What are the consequences?
You all know what’s happened. All these events have conspired to put another bad product on the field. But they’ve moved beyond these struggles having no consequences. There must be some accountability now. Two years ago, these events could have been waved off. No longer.
General Manager Al Avila started to get some heat from the national press last week and that only adds to the long-growing dissatisfaction among Tigers fans and local writers. This has to be a concern for Ilitch. It’s one thing for Twitter yahoos and local media to have some concerns. It’s a lot more embarrassing for Ilitch if a national baseball media elite like Ken Rosenthal parachutes in and delivers the organization a wallop upside the head. Rosenthal reported that rivals don’t feel Avila is very creative to get the job done.
It starts at the top. Ilitch can’t fire himself. Is there finally a seat beneath Avila which feels hot?
In this space a few weeks it was stated that Avila’s time to turn this around was down to days. Not weeks or months. There is no reason to have him in charge of another draft or trade deadline. It appears, despite no real turnaround, Avila will at least have the titular responsibility throughout this season. It’s only left for us to speculate if he’s actually still calling the shots or have responsibilities shifted internally.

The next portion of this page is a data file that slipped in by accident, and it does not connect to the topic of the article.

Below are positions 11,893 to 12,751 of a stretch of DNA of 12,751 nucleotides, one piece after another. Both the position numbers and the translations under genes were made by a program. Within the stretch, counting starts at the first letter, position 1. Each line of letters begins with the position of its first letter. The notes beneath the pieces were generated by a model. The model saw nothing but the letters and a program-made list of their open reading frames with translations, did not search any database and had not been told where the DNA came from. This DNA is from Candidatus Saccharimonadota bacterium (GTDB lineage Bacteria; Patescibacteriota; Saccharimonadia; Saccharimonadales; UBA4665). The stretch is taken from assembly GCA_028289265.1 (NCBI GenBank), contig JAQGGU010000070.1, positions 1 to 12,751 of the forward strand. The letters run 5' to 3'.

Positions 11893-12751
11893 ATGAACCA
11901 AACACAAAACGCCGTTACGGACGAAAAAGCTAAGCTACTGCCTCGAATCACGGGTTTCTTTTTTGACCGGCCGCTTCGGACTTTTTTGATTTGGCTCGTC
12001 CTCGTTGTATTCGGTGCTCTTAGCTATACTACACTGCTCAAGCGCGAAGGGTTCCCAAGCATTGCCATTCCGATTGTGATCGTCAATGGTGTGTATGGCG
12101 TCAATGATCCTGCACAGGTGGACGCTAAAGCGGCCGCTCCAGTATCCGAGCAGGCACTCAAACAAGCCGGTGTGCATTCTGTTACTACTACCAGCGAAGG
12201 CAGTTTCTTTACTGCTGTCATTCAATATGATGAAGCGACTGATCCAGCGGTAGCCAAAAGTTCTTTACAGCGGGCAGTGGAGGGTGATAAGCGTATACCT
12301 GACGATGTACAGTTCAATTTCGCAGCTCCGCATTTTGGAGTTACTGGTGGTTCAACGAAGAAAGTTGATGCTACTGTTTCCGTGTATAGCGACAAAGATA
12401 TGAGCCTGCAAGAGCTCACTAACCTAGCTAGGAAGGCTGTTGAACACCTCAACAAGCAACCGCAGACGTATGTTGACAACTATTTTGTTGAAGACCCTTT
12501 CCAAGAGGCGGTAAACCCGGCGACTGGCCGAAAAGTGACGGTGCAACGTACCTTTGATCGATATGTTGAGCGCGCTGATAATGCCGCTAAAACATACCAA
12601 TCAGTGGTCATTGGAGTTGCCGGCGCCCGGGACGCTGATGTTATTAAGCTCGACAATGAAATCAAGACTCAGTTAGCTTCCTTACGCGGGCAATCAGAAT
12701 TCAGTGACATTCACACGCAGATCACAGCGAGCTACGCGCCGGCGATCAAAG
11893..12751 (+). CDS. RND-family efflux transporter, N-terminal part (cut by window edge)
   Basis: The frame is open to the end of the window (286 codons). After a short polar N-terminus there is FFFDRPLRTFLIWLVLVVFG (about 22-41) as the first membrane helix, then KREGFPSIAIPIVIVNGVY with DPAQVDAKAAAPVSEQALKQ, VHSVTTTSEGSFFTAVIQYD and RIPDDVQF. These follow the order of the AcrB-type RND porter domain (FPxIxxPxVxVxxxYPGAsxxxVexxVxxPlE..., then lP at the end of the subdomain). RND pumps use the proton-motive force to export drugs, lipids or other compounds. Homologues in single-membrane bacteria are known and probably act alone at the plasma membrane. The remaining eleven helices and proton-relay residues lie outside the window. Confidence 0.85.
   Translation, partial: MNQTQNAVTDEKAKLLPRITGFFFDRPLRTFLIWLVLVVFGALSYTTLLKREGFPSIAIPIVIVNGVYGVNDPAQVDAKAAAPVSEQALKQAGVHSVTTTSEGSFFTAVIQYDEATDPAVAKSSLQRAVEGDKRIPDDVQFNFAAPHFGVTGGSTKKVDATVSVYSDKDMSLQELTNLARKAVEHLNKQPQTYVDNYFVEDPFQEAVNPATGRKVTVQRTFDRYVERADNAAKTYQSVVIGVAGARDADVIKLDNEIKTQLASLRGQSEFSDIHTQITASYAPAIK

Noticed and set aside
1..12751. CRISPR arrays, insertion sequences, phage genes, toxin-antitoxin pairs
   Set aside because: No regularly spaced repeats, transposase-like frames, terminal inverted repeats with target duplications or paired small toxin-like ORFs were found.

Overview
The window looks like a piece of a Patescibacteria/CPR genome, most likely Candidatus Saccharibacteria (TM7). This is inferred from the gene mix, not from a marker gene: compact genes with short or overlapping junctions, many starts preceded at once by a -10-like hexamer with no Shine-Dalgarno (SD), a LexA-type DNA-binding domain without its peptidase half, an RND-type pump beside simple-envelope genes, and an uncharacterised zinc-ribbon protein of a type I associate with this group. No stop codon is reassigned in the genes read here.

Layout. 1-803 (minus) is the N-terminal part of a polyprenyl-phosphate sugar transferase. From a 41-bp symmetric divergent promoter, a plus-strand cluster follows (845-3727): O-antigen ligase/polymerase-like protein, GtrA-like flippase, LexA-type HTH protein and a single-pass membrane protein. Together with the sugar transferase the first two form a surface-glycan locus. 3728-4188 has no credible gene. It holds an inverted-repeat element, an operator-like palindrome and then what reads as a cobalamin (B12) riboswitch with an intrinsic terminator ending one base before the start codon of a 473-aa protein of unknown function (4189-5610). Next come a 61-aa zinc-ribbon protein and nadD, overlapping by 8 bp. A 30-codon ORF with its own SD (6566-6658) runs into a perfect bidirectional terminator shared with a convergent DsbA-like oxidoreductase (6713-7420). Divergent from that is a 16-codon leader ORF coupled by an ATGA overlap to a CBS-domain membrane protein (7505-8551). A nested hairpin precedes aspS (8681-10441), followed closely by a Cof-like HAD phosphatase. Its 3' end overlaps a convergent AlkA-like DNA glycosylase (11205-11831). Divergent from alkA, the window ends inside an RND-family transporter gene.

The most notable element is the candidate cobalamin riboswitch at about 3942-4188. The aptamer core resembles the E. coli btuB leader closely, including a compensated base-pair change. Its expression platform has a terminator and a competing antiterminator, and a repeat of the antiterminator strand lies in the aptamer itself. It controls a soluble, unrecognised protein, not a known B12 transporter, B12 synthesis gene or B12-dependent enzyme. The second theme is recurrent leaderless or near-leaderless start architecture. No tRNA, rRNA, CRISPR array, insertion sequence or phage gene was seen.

Ilitch has to see the big picture. Things have stalled. The lack of minor league depth and modest player development is still an issue. Moves at the big league level have mostly flat-lined. It’s not even all Avila’s fault in every instance.
Injuries, off-field issues, strange underperformance, and illness are all hard to predict. Eventually though the leadership must accept all the craziness as their own making. A price gets paid.
Avila is the common denominator in all these seasons of rebuilding. In the Land of No Forgiveness, someone gets cast loose eventually and it’s got to be crystal clear to Ilitch now. New front office leadership is necessary.
No Leadership. No Identity.
Detroit needs a new head physician to grab the paddles and yell “CLEAR” and be the leader in the operating room. It’s possible Detroit has enough talent to avoid another complete tear down if a new voice is in charge. It’s now nearly impossible to envision Al Avila hoisting a trophy in Detroit.
The Detroit Tigers dropped a close game in San Francisco on Tuesday night. It illustrated once again the woeful offense they’ve assembled for the 2022 season as they scraped and clawed for three runs. The exact same 3.00 runs this woe begotten offense averages per game.
Can you put a positive on this Tigers organization? What are they known for to hang their hat on? It’s a team devoid of scary power bats and lacking in intimidating starting pitchers. It’s a team with no identity. Lost in a fog.
What will Chris Ilitch put up with?